The glycemic index of food is a ranking of foods based on their immediate effect on blood glucose (blood sugar) levels. Carbohydrate foods that break down quickly during digestion have the highest glycemic indexes. Their blood sugar response is fast and high. Carbohydrates that break down slowly, releasing glucose gradually into the blood stream, have low glycemic indexes.

What is the significance of a Glycemic Index?

  • Low GI means a smaller rise in blood sugar and can help control established diabetes
  • Low GI diets can help people lose weight and lower blood lipids
  • Low GI diets can improve the body's sensitivity to insulin
  • High GI foods can help re-fuel carbohydrate stores after exercise

How to switch to a low GI diet

  • Breakfast cereals based on wheat bran, barley and oats
  • "Grainy" breads made with whole seeds
  • Vinegar and lemon juice dressings

In short, the goal should be to build a good plan including the low Glycemic Index foods. This way, hunger is minimized, and there is less of a tendency to "cheat" or overeat. Consequently, you can continue to lose body fat or maintain your weight - once the excess pounds have been lost.

Even for those whose main objective is not fat loss, foods that are low on the glycemic index will help alleviate mood swings and regulate energy levels.

Some points to ponder:

  • Foods that stimulate insulin surges can cause people to eat 60-70% more calories at the following meal.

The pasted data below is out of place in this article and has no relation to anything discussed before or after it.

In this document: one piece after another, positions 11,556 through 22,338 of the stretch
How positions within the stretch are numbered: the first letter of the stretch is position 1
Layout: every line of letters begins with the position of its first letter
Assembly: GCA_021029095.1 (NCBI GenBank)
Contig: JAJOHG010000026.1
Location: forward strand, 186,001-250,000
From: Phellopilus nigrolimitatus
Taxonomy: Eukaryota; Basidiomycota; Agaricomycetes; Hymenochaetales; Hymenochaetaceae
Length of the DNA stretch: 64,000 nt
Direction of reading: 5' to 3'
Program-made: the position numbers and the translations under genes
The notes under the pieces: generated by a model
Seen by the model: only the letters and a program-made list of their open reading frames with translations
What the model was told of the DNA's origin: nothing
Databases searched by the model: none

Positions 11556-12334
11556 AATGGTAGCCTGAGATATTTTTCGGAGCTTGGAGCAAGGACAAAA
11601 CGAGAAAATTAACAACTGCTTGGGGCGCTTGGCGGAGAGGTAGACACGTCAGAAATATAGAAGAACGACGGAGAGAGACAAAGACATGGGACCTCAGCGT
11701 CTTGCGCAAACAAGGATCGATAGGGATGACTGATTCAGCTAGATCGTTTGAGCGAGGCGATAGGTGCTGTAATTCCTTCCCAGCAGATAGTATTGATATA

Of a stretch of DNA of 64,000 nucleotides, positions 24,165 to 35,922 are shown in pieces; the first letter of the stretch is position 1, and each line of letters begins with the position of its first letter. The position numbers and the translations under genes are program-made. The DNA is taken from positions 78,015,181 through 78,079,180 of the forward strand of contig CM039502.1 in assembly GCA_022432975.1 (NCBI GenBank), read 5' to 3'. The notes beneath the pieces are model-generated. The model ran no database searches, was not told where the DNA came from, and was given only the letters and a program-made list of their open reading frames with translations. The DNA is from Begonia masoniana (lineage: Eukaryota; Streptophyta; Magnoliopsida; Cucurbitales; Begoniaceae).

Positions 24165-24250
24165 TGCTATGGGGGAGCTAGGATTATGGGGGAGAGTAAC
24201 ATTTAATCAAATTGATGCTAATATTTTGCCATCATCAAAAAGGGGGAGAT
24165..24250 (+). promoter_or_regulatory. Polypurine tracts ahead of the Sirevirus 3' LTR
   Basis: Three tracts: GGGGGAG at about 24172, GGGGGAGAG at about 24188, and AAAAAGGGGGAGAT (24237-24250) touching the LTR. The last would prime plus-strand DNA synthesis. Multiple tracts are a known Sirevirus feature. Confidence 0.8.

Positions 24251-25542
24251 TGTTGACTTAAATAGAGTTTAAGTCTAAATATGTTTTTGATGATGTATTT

• People who consume foods relatively high in glucose (such as white bread, most commercial whole wheat bread, and raisins) eat an average or 200 calories more at the next meal than those who eat fructose (a sugar found in fruits).

Low glycemic index foods can be mixed with modest quantities of high glycemic foods without losing their hunger reducing effect.

The purpose of the chart is not to have you eliminate those nutritious choices from your diet. Instead, balance the foods that are "less desirable" by eating them with foods that are "desirable."

High glycemic foods:

  • Elevate insulin and blood glucose
  • Stimulate fat-storage
  • Exacerbate hyperactivity
  • Reduce sports performance

A low glycemic food plan is beneficial for:

  • Helping balance blood glucose and insulin levels
  • Reducing excess body fat levels
  • Increasing sports performance
  • Helps to regain the insulin sensitivity to glucose (repairs insulin resistance)

Low glycemic food plans focus on reducing ingestion of foods that elevate insulin and stimulate fat-storage. We can't totally eliminate high glycemic foods from our diet, but we can be aware of the glycemic reaction that foods have so we can make better choices.

Low glycemic food plans have been proven to reduce incidence of Type II diabetes and to help control Type I and II diabetes, hypoglycemia and hypertension. Low glycemic foods do not stimulate food-craving hormones like Neuropeptide Y and Lipoprotein Lipase. Stimulation of these hormones can cause chemically-triggered cravings for food and uncontrolled eating binges.

Obviously, low glycemic food plans can be followed for more than 7 days. You can create your own low glycemic food plan with many variations. Be sure to ingest enough calories per day to meet the needs of your own body. For optimum health, select a wide variety of vegetables, fruits, and foods daily. This helps assure an adequate intake of Phytochemicals, vitamins, and minerals.



FoodGI Value
Apricots, dried30
Peach, canned in juice38
Pear, fresh38
Orange, Navel42
Peach, fresh42
Pear, canned43
Fruit Cocktail55
Apricots, fresh57
Figs, dried61
Apricots, canned64
Pineapple, fresh66